FIGS. 4 and 5 illustrate the advantages of the present invention over the prior art. In the present invention, the terminations 40, 42 are parallel to one another, and do not extend downwardly opposite the end edges of the coil layers in the coil assembly. Consequently there are no parallel capacitances similar to the parallel capacitances 36 shown in the prior art. There continue to exist series capacitances 34 between the facing coil layers, but the elimination of the parallel capacitances 36 greatly reduces the capacitance in each inductance coil of the present invention.

The inductors 38 described above, have no termination silver on their mounted bottom side, i.e. the side that will contact the circuit board. In some circumstances, it is desirable to have a small amount of the termination silver on the mounted bottom side of the inductor. FIGS. 7-9 illustrate two options that can be used to apply a small amount of termination silver on the mounted bottom side of the inductor. With either option, the extra areas covered by silver must be small to avoid detrimental effects on the self resonant frequency of the inductor.

FIG. 7 shows a first option which involves forming small grooves 64 in the dielectric material during the screen printing process. The grooves 64 are formed along the position where a cut will be made to cut the individual inductors apart. In FIGS. 7-9 the cut lines are shown by dashed lines. The grooves 64 are filled with silver before the cutting step is performed. This results in a small amount of wraparound silver 66 remaining on the mounted bottom side of the inductor as shown at E in FIG. 7. The steps for performing this first option are as follows. First, a first layer of silver 68 is screen printed as shown at A in FIG. 7. This first layer of silver 68 will eventually form the first termination 40 on four separate inductors. Next, a narrow raised bump 70 of additional silver is deposited on the first layer of silver 68. The bump 70 forms an inverted groove. The bump 70 is deposited either by screen printing or other means along a cut line. The combination of these two steps are shown at B in FIG. 7. Next, the coil assembly 44 of the inductor is created using the normal screen printing steps described above. Note that FIG. 7 shows the formation of four inductors which will later be cut apart. The groove 64 on the printed topside of the parts can be formed by simply not applying dielectric ink in the area of the groove 64 during the last few prints of the "wet stack" screen printing process. This step results in the structure shown at C in FIG. 7. To form the second terminations 42, a second layer of silver 72 is screen printed over the inductor body allowing silver ink to flow into the groove 64 formed in the previous step. The resulting structure is shown at D in FIG. 7. Finally, the "wet stack" is cut into individual parts resulting in the inductor 38A shown at E in FIG. 7.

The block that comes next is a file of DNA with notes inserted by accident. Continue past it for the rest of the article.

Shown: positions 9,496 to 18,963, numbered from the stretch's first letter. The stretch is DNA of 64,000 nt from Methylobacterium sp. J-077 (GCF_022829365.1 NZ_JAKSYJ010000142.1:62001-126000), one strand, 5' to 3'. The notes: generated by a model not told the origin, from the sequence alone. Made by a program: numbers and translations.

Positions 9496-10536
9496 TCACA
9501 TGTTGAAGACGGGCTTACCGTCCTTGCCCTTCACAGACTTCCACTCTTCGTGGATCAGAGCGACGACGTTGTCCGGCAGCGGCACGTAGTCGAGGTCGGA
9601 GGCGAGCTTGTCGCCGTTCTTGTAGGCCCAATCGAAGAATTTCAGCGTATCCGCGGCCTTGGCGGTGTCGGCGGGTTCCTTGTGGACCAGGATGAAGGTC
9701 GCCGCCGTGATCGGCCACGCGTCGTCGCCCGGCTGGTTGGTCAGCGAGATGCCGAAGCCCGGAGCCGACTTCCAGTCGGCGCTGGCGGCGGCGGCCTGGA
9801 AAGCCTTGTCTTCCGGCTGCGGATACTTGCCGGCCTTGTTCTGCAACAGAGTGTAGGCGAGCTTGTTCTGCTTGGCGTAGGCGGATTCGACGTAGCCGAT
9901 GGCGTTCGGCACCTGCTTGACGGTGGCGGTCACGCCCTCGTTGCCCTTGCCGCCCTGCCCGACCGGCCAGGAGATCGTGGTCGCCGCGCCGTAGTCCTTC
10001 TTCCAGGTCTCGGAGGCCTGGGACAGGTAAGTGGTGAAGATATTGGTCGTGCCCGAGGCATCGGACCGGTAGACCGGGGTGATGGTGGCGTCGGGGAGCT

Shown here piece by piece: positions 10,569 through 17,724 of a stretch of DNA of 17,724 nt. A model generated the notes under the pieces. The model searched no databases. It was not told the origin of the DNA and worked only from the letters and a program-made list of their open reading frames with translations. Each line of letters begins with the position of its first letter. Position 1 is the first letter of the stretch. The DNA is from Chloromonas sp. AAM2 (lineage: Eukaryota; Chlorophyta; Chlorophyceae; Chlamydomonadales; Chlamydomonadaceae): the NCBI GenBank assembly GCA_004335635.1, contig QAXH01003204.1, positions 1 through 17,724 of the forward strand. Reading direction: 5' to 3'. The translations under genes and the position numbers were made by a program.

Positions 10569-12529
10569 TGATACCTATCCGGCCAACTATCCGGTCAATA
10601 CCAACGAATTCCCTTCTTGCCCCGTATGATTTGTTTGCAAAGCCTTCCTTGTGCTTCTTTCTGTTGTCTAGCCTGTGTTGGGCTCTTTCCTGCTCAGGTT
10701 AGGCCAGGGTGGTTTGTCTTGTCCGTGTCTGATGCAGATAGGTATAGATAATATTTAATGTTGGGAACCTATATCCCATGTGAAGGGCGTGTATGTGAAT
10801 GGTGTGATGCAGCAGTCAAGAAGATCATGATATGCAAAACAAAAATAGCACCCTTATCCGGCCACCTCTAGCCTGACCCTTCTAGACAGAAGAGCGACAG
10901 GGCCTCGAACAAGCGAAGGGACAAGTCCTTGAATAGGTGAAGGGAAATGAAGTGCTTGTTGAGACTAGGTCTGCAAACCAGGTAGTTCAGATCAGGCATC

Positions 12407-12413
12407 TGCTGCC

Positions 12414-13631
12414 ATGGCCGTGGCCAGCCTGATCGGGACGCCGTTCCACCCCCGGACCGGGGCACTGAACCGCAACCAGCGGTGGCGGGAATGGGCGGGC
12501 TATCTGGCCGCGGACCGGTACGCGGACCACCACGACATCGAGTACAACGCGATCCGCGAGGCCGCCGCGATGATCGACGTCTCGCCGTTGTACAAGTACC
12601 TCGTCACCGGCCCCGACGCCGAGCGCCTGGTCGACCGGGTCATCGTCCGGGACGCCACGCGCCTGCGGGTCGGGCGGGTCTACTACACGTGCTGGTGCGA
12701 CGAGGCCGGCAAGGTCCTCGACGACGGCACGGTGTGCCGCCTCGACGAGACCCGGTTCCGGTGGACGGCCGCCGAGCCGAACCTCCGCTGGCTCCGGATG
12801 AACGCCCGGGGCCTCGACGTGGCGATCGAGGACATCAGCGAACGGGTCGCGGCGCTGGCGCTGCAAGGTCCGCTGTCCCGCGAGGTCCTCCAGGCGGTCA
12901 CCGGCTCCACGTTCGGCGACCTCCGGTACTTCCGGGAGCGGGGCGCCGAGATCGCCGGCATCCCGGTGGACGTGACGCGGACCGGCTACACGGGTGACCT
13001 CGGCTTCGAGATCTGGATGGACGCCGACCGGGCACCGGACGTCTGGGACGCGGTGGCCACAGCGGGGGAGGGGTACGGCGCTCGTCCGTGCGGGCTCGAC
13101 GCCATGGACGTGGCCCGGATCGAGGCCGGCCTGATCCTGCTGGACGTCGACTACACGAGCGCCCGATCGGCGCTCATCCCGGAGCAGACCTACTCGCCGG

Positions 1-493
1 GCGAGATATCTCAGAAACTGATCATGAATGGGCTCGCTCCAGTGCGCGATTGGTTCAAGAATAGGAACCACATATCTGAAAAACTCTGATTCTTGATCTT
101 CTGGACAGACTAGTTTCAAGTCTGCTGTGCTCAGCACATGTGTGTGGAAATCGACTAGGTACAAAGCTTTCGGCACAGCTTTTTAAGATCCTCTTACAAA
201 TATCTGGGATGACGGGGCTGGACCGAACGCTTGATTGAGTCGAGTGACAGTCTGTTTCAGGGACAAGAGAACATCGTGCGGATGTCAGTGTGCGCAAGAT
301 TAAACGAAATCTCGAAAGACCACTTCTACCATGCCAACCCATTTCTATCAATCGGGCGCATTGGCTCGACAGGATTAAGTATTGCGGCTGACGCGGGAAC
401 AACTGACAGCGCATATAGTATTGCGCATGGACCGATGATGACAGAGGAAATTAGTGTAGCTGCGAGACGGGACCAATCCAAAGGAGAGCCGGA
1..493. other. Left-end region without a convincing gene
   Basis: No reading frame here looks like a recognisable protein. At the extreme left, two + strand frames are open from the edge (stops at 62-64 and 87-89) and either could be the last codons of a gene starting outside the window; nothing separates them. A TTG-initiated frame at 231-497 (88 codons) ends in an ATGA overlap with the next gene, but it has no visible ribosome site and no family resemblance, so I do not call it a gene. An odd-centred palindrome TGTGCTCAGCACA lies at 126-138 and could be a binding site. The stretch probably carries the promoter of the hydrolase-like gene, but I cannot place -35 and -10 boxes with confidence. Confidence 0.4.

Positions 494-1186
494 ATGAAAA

FIG. 8 shows an alternative method of forming the groove 64 on the printed bottom side of the "wet stack" described above. In this alternative method shown in FIG. 8, the groove 64 is formed by cutting it with a saw. Following are the steps needed to practice this method. First, the body of the inductor is printed using the normal screen printing steps described above. The groove 64 on the printed top side of the parts can be formed by simply not applying dielectric ink in the area of the groove 64 during the last few prints of the "wet stack" screen printing process. The resulting structure is shown at A in FIG. 8. Next, the second layer of silver 72 is screen printed, allowing silver ink to flow into the groove 64 formed in the previous step. The resulting structure is shown at B in FIG. 8. The "wet stack" is then inverted from top to bottom as shown at C in FIG. 8. Another groove 64 is then cut with a saw as shown at D in FIG. 8. Next, the first silver layer 68 is applied by screen printing or other means, while allowing silver ink to flow into and fill the grooves 64 which was previously cut with a saw. The resulting structure is shown at E in FIG. 8. Finally, the "wet stack" is cut into individual parts along the dashed lines resulting in individual inductors 38B as shown at F in FIG. 8. As shown, the terminations 40 and 42 include wraparound silver 66.

A second, but less desirable option utilizes a dipping process to apply the termination silver. Using this option, no termination silver is applied to the part using the screen printing method. Rather, the parts are dipped into termination silver at a slight angle resulting in a termination that slightly wraps around the mounted bottom side of the part. To practice this option, the parts are created using the printed process described above resulting in the "wet stack" shown at A in FIG. 9. Again note that four components are shown being simultaneously created. Next, the individual parts are cut apart along the dashed lines shown at A in FIG. 9. Each individual part is tumbled to round the corners of the component. The parts are then dipped into the termination silver at an angle to form the terminations 40 and 42 and the wraparound silver 66 as shown at B in FIG. 9.